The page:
Gelsy Torres-Oviedo

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We recently showed that four muscle synergies can reproduce multiple muscle activation patterns in cats during postural responses to support surface translations. We now test the robustness of functional muscle synergies, which specify muscle groupings and the active force vectors produced during postural responses under several biomechanically distinct(More)
Postural control is a natural behavior that requires the spatial and temporal coordination of multiple muscles. Complex muscle activation patterns characterizing postural responses suggest the need for independent muscle control. However, our previous work shows that postural responses in cats can be robustly reproduced by the activation of a few muscle(More)
The musculoskeletal redundancy of the body provides multiple solutions for performing motor tasks. We have proposed that the nervous system solves this unconstrained problem through the recruitment of motor modules or functional muscle synergies that map motor intention to action. Consistent with this hypothesis, we showed that trial-by-trial variations in(More)
We investigated muscle activity, ground reaction forces, and center of mass (CoM) acceleration in two different postural behaviors for standing balance control in humans to determine whether common neural mechanisms are used in different postural tasks. We compared nonstepping responses, where the base of support is stationary and balance is recovered by(More)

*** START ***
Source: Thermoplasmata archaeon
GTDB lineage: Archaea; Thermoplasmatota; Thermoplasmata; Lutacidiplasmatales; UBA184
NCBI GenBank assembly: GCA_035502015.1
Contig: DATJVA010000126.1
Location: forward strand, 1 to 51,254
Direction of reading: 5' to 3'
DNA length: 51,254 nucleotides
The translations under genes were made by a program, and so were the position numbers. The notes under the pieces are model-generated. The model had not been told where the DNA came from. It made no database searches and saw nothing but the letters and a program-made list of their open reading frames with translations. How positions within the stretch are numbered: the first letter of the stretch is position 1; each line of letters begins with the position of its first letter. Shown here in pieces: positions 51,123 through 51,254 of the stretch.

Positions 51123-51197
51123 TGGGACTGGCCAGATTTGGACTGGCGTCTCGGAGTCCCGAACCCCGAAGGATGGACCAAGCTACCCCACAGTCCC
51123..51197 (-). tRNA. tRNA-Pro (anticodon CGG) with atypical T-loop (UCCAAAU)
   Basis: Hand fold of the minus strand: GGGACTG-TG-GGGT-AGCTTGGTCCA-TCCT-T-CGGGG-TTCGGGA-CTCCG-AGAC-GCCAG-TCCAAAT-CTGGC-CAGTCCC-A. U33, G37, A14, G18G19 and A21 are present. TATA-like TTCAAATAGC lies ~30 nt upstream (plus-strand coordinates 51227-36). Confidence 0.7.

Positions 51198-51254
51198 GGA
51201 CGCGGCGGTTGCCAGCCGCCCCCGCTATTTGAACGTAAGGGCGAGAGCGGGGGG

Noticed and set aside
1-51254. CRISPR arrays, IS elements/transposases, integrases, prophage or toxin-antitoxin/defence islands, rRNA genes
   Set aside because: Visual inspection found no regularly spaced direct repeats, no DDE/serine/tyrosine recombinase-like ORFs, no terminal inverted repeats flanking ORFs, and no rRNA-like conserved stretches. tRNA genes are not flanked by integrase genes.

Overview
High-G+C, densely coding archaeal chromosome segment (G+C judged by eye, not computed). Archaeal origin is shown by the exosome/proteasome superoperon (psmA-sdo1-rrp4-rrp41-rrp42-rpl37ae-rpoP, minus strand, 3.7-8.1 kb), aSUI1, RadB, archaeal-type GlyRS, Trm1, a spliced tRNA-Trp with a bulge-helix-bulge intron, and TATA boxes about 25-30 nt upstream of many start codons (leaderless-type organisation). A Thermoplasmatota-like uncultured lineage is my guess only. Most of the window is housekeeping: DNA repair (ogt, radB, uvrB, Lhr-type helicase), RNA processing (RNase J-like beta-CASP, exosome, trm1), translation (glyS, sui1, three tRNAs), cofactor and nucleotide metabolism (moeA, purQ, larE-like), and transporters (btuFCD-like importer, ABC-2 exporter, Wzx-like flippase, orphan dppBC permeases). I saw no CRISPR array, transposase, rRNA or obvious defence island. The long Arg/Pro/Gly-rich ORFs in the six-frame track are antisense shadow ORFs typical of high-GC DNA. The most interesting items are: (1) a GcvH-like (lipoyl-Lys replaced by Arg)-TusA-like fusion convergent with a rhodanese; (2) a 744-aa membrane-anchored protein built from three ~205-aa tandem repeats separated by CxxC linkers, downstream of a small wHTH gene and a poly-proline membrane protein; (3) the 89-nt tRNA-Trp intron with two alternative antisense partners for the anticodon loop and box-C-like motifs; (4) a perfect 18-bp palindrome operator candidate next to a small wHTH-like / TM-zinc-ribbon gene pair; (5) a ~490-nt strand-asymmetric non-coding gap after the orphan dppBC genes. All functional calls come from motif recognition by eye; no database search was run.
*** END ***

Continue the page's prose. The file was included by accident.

New walking patterns can be learned over short timescales (i.e., adapted in minutes) using a split-belt treadmill that controls the speed of each leg independently. This leads to storage of a modified spatial and temporal motor pattern that is expressed as an aftereffect in regular walking conditions. Because split-belt walking is a novel task for adults(More)
We present a method called muscle synergy analysis, which can offer clinicians insight into both underlying neural strategies for movement and functional outcomes of muscle activity. Although neural dysfunction is central to many motor deficits, neural activity during movements is not directly measurable. Consequently, the majority of clinical tests focus(More)
Walking is a complex behavior for which the healthy nervous system favors a smooth, symmetric pattern. However, people often adopt an asymmetric walking pattern after neural or biomechanical damage (i.e., they limp). To better understand this aberrant motor pattern and how to change it, we studied walking adaptation to a split-belt perturbation where one(More)
Successful behavior demands motor learning to be transferable in some cases (e.g., adjusting walking patterns as we develop and age) and context specific in others (e.g., learning to walk in high heels). Here we investigated differences in motor learning transfer in people learning a new walking pattern on a split-belt treadmill, where the legs move at(More)
Devices such as robots or treadmills are often used to drive motor learning because they can create novel physical environments. However, the learning (i.e., adaptation) acquired on these devices only partially generalizes to natural movements. What determines the specificity of motor learning, and can this be reliably made more general? Here we(More)
Although cats that have been spinalized can also be trained to stand and step with full weight support, directionally appropriate long-latency responses to perturbations are impaired, suggesting that these behaviors are mediated by distinct neural mechanisms. However, it remains unclear whether these responses reflect an attenuated postural response using(More)